How Can Botox® Improve Your Vision?
Botox® is commonly known as a cosmetic treatment that removes wrinkles, crow’s feet, dimples, and other lines in your face. The Food and Drug Administration (FDA) approved Botox Cosmetic for these uses in the United States in 2002. What you may not know is that the same Botox® injection was first approved in 1989 for medical purposes like uncontrolled muscle spasms. Physicians and eye doctors have been using Botox® to treat eye conditions that are primarily caused by eye muscles for over 20 years. Continue reading to learn more about the injections, how Botox® improves your vision, and what eye conditions Botox® can positively affect.
Understanding What Botox® Is
Botox® is a shortened name for onabotulinumtoxinA. A Botox® injection contains botulinum toxin type A (it’s active ingredient), human albumin and sodium chloride. When Botox® is injected into muscles, the toxin prevents nerves from sending signals to the muscles, paralyzing them. Eventually, the nerves regain their ability to send signals, but it takes a few months for them to make new connections to the muscles. That’s why, in many cases, repeat injections are required.
Learn How Botox® Improves Your Vision
Each eye has six muscles – two of which are used to keep your gaze straight by pulling the eye in opposite directions with equal strength. When one of these muscles grows weaker or stronger than the other, one of your eyes will be pulled in the opposite direction causing crossed eyes. If Botox® is injected into the stronger eye muscle, it relaxes and gives the other eye muscle the opportunity to become equal in strength.
Three Eye Conditions That Botox® Helps
The FDA approved Botox® to treat strabismus (crossed eyes) and diplopia (blurred vision). Botox® has also been used to help patients with blepharospasms (eyelid spasms).
1. Strabismus (Crossed Eyes)
As early as 1970, Botox® has proven to be both a safe and successful treatment for altering the position of the eye of patients with crossed eyes. Typically, within 24-48 hours, the prescribed injection begins to relax the muscles. The greatest muscle weakening usually takes place about two weeks after injection. The muscles resume their original functional state after three months due to the muscle’s ability to create new receptors to restores the signal from the nerve to the muscle.
The procedure for treating Strabismus involves numbing the eye with drops. Once anesthetized, the ophthalmologist uses a special needle connected to an electromyogram (EMG). When the patient moves the eye, the muscle contracts. The EMG picks up the signal from the contracting muscle verifying that the needle is in the correct position. An extremely small amount (typically 0.1ml) of Botox® is injected into the muscle. The needle remains in place for 30 seconds to minimize the spread of Botox® to surrounding tissues.
When the procedure is used to remedy the condition in a child, Botox® treatment is carried out either under a general anesthetic or using a ketamine anesthetic. Ketamine anesthetics allow the eye muscles to remain active and the EMG is used to locate the muscle, like an adult procedure. When a general anesthetic is used, a small opening is made in the conjunctiva beside the muscle so the surgeon can see where to inject the Botox®. With a small opening, no stitches are needed.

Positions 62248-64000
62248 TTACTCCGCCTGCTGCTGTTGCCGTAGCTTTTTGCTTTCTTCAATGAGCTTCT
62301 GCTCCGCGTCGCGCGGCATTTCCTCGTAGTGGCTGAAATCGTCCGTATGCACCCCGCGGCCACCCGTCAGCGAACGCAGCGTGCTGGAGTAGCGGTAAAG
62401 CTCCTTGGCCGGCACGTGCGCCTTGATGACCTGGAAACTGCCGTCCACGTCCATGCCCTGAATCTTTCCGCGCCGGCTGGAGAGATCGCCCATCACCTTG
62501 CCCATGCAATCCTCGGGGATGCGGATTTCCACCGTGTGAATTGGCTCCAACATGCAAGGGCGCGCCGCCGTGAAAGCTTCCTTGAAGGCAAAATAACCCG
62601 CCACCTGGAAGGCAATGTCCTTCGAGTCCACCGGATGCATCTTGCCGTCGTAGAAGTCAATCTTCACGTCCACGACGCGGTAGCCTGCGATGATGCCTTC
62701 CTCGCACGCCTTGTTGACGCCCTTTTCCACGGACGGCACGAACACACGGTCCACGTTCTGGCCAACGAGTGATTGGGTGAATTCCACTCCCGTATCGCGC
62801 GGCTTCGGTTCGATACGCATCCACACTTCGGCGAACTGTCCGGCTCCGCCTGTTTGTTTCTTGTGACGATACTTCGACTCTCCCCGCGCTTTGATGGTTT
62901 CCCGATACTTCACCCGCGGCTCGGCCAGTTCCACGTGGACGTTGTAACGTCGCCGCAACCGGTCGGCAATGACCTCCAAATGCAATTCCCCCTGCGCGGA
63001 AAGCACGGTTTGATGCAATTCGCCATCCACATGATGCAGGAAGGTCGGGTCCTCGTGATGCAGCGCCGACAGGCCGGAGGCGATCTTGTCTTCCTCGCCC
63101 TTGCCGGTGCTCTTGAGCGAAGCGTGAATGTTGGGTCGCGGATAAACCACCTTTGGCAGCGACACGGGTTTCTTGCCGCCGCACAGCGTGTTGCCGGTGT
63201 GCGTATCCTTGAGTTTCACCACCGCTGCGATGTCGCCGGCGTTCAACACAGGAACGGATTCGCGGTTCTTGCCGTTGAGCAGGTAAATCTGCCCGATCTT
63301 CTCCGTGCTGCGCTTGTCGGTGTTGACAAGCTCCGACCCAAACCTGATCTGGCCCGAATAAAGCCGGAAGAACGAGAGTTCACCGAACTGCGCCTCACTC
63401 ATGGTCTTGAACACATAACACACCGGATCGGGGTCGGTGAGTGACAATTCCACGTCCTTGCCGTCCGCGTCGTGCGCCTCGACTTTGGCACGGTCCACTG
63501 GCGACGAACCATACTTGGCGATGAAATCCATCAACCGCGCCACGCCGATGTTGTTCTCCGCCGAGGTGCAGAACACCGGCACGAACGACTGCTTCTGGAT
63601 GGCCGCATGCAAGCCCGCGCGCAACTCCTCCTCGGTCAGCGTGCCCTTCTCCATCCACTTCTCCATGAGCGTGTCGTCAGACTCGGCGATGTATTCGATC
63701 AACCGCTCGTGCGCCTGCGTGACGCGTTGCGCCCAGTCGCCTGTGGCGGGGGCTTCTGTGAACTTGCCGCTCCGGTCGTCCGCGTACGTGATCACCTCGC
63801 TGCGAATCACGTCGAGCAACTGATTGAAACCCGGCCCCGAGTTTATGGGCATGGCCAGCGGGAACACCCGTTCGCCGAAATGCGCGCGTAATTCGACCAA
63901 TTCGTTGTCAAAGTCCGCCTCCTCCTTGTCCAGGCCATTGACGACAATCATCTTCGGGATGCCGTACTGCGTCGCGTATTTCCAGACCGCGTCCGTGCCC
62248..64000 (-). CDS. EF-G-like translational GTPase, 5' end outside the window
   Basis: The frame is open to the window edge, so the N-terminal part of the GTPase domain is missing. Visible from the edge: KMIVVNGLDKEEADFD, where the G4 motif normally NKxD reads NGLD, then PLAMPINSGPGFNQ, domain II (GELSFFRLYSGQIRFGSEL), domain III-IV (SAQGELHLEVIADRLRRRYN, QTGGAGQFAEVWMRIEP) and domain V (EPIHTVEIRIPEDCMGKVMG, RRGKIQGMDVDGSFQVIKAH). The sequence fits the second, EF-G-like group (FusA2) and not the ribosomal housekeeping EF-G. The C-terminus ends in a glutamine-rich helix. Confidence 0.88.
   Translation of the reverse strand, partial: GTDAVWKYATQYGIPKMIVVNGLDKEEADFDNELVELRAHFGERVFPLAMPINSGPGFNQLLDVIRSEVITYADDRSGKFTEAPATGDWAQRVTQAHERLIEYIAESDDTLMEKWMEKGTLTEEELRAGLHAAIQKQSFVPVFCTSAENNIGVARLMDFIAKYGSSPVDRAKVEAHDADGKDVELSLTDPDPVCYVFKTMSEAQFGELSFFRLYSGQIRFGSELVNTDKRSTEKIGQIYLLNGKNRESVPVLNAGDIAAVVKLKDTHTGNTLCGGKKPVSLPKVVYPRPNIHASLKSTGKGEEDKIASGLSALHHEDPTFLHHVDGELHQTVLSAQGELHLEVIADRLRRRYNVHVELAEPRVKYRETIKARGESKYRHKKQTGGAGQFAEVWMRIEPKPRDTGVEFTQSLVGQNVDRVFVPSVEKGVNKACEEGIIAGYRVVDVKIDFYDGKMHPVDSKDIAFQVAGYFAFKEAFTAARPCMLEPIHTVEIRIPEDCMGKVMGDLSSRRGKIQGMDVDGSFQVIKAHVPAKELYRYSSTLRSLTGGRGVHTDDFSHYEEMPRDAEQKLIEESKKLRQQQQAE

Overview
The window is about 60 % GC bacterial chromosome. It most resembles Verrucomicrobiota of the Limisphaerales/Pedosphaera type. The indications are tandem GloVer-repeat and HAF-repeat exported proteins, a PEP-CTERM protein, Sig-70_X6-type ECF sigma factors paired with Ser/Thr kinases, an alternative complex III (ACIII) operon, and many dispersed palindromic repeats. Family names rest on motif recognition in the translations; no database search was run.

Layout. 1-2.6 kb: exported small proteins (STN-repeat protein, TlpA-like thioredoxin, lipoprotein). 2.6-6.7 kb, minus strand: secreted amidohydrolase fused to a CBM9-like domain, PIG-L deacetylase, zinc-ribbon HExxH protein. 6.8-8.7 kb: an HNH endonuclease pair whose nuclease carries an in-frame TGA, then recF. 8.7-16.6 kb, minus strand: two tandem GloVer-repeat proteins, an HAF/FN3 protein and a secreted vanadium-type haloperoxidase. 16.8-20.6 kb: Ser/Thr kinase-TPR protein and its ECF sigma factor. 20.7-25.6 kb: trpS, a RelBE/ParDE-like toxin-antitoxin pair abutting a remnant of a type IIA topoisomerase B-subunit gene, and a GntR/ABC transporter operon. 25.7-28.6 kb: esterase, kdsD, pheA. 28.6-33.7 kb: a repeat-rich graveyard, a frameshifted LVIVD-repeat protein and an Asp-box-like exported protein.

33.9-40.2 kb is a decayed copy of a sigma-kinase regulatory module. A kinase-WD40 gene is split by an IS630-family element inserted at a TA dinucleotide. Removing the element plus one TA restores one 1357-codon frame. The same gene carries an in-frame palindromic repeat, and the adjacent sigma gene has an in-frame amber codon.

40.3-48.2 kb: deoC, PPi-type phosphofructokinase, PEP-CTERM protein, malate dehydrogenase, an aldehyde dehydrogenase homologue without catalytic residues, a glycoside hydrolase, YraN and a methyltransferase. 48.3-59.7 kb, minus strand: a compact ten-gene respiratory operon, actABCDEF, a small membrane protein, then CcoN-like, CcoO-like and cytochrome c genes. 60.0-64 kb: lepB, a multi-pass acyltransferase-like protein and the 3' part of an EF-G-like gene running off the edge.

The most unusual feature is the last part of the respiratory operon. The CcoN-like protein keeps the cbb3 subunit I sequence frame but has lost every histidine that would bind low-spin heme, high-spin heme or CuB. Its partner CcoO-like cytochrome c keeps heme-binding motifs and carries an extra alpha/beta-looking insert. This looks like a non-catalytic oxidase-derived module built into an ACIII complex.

2. Diplopia (Blurred Vision)
In some cases of Diplopia (double vision), the use of Botox® is an effective treatment. This condition can be present in one eye or both. When the condition exists in one eye, it is clinically referred to as monocular diplopia. If the condition affects both eyes, it’s referred to as binocular diplopia.
Your muscles control eye movement and keep the eyes aligned. If a muscle in one eye is weak, it doesn’t move in sync with the healthy eye. You see double when you look in a direction controlled by the weak muscle.
A variety of disorders that affect that nerves of the eyes can cause binocular diplopia. Your ophthalmologist is trained to detect the cause as well as treat the symptom of double vision. Regardless of the cause, Botox® can “rebalance” the muscles of the eyes and correct the double vision.
Like the treatment for Strabismus (Crossed Eyes), Botox® is injected into the stronger muscle to relax it, giving the weaker muscle a chance to recover.
3. Blepharospasms (Eyelid Spasms)
Abnormal blinking of the eye or uncontrollable eye muscle contractions can refer to a variety of conditions including eyelid tics, twitches, dry eyes, etc. One form of this condition is called Benign Essential Blepharospasm (BEB). Benign signifies that the condition is not life threatening and “essential” refers to a medical term meaning “of unknown cause”. The visual difficulty causes the forced closure of the eyelids and not from an underlying condition.
Botox® has been an effective treatment of individuals troubled with Benign Essential Blepharospasm (BEB) for over 25 years, having received FDA approval in 1989. By relaxing the appropriate muscles, Botox® is successful at relieving the spasms in most individuals. Improvement is seen within the first two weeks of the injection and can last up to four months.
Injection sites vary depending upon the individuals reported symptoms and the consultation of a skilled ophthalmologist. These symptoms determine the site of injection(s) and typically involve furrowing around the eyebrows. Injections under the skin of the upper lids are generally more effective.
Contact Florida Eye Today For A Consultation
If you suffer from crossed eyes, blurred vision or eyelid spasms, contact our office to schedule an eye exam with our ophthalmologists who have specialized training in these problems. You can learn more about the services offered at Florida Eye on our website. You can also view our physician’s profiles before your visit. As with all treatments, you should consult a professional beforehand to ensure safety and effectiveness.